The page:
Nicole Seiberlich, assistant professor of biomedical engineering, has been elected to the Board of Trustees of the International Society for Magnetic Resonance in Medicine (ISMRM).
The ISMRM is a multi-disciplinary nonprofit association that promotes innovation, development and application of magnetic resonance techniques in medicine and biology throughout the world.
Seiberlich has been an active member of the association for 11 years, taking on various roles including planning and moderating scientific and educational sessions, delivering invited talks, and working with society journals.
Last spring, Professor Mark Griswold told a global audience about the potential of Microsoft HoloLens to transform learning.
Twelve months later, Griswold showed the world exactly how—or at least his hologram did.
Speaking at Microsoft’s annual Build conference for the second consecutive year, Griswold was joined by School of Medicine Dean Pamela Davis and two university developers, Jeff Mlakar and Henry Eastman—all three of whom were actually on stage in person at San Francisco’s Moscone Center.
James McGuffin-Cawley, the Arthur S. Holden Professor of Engineering, has been named associate dean of research for the Case School of Engineering.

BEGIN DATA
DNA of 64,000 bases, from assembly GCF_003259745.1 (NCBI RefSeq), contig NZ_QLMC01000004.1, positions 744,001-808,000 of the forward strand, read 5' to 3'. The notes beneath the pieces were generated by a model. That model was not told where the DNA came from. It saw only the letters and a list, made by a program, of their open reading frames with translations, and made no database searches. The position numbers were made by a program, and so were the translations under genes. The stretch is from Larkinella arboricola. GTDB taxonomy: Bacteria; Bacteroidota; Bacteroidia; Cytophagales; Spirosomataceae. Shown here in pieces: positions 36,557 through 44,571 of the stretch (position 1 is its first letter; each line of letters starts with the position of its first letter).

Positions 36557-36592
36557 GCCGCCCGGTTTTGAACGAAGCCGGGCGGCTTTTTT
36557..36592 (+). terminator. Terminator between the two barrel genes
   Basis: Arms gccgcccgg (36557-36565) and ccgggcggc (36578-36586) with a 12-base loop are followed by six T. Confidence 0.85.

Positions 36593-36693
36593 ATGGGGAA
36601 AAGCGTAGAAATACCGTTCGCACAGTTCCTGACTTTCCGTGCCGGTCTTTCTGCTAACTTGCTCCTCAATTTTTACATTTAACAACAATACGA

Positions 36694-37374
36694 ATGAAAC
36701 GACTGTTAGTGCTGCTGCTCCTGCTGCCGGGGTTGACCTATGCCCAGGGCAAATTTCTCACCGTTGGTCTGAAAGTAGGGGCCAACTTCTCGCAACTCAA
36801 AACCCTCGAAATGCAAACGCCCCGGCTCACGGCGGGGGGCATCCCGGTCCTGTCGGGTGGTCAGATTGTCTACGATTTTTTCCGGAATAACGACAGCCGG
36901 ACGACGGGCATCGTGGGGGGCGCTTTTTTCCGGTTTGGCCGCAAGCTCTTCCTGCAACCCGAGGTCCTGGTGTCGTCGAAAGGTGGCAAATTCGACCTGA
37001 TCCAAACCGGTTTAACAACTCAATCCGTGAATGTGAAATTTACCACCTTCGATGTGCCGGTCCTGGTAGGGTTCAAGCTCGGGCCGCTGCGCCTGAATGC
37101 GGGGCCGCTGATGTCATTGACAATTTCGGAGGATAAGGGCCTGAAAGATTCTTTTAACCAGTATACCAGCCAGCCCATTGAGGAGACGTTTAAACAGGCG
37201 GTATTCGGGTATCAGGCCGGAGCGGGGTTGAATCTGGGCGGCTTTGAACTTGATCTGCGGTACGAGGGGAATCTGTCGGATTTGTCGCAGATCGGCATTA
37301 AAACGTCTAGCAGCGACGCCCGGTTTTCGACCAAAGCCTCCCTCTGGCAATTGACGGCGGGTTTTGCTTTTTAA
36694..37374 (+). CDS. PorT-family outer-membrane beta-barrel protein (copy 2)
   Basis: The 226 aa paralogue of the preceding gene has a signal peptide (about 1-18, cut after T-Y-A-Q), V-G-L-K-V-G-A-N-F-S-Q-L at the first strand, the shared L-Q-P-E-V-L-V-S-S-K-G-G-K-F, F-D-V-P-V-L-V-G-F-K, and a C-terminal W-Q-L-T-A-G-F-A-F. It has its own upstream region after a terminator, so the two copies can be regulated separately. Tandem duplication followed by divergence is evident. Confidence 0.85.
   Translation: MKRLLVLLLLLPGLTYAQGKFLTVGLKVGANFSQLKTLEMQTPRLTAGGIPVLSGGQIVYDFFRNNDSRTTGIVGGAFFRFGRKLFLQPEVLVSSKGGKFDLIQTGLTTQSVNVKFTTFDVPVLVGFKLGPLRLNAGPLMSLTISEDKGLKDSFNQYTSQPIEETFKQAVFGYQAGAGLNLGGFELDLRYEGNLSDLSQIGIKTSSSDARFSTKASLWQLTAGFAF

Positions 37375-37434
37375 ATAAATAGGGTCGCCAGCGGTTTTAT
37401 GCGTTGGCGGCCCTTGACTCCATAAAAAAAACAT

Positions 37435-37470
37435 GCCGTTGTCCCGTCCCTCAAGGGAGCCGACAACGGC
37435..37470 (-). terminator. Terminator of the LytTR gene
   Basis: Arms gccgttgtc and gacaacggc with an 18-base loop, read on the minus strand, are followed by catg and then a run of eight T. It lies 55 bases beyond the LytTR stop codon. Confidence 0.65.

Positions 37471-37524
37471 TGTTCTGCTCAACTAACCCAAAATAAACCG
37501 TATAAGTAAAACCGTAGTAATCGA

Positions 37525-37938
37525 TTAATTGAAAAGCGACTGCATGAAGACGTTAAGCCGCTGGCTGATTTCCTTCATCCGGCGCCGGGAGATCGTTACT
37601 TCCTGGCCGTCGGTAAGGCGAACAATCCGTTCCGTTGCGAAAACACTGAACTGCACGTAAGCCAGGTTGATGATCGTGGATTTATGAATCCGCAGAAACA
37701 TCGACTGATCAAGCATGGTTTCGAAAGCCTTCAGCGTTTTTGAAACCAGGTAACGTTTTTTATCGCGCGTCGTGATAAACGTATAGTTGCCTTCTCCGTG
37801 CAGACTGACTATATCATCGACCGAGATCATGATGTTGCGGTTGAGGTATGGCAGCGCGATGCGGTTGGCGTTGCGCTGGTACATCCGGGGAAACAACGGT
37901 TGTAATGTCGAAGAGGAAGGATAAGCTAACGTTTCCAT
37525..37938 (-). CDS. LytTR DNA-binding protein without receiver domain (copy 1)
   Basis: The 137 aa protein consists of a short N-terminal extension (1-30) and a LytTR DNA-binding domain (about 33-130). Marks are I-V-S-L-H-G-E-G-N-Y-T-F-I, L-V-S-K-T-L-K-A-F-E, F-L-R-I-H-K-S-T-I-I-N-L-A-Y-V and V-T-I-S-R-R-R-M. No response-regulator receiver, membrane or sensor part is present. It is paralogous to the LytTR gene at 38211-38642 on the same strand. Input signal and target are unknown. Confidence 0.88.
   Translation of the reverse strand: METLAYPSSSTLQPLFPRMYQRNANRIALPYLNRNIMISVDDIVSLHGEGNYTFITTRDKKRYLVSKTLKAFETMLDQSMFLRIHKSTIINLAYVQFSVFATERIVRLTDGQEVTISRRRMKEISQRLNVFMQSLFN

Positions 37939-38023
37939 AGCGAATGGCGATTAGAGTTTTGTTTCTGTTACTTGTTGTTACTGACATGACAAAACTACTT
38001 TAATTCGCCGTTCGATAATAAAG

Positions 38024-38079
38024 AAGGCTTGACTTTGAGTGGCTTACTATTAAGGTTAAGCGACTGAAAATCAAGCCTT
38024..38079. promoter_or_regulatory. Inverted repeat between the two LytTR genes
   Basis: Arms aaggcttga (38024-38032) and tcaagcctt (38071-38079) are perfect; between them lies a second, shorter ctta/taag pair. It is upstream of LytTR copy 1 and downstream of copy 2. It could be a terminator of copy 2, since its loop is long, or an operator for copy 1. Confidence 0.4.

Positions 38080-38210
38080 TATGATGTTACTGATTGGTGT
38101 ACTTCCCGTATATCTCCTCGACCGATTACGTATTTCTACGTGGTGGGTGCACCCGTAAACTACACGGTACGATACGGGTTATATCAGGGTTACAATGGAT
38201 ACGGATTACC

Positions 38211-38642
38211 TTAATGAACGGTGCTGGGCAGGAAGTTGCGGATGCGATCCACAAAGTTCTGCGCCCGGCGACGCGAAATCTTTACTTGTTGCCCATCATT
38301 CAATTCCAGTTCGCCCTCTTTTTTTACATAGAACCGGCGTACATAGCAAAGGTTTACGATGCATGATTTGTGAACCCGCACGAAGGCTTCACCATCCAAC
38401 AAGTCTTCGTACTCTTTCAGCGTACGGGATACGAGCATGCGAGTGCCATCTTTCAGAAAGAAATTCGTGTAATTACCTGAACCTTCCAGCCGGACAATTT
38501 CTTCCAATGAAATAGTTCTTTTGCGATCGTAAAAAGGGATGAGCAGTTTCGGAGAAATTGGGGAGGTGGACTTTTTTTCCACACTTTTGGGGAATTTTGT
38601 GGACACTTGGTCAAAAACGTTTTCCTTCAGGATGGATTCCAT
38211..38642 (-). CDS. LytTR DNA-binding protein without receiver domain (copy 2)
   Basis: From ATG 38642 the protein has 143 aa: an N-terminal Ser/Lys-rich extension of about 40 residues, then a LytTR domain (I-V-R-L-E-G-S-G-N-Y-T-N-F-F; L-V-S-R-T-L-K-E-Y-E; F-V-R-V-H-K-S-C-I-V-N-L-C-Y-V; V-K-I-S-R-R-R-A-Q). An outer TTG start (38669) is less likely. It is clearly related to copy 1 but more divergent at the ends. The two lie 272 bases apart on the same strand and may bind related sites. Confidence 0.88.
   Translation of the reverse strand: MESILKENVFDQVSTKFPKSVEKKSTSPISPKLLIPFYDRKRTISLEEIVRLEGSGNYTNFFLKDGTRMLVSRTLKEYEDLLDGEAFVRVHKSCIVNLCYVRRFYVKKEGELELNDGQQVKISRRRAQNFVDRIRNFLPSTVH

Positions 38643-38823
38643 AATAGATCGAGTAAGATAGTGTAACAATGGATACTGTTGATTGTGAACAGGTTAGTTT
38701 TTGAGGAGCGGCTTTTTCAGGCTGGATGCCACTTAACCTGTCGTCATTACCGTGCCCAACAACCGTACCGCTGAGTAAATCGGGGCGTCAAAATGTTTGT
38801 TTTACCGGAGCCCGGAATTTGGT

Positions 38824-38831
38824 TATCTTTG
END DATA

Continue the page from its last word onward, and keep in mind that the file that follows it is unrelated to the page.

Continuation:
McGuffin-Cawley has been a member of the engineering faculty since 1991, and for the last nine years, he has served as the chair of the Department of Materials Science and Engineering, where he led the efforts to redesign the department’s curriculum—creating a more modern, vibrant program more closely connected with the school’s research initiatives.
When Michael Goldberg started his Massive Open Online Course two years ago, he hoped it would empower students around the globe to launch their own businesses.
He never imagined that Case Western Reserve undergraduates would travel to another continent to help them.
But that’s precisely what happened when a conversation between Goldberg and engineering professor Daniel Lacks connected students in Cleveland with an aspiring entrepreneur in a Namibian village.
Me’lani Joseph, engineering director of the university’s Leonard Gelfand STEM Center, will deliver the keynote at the Great Lakes Science Center’s Girls Go! Science program on April 23.
The daylong event includes workshops and hands-on activities led by women working in STEM fields—science, technology engineering and math—aimed to inspire students in grades 6-12 to pursue STEM careers.
Other presenters include representatives from Tremco, Rockwell, NASA and Lubrizol.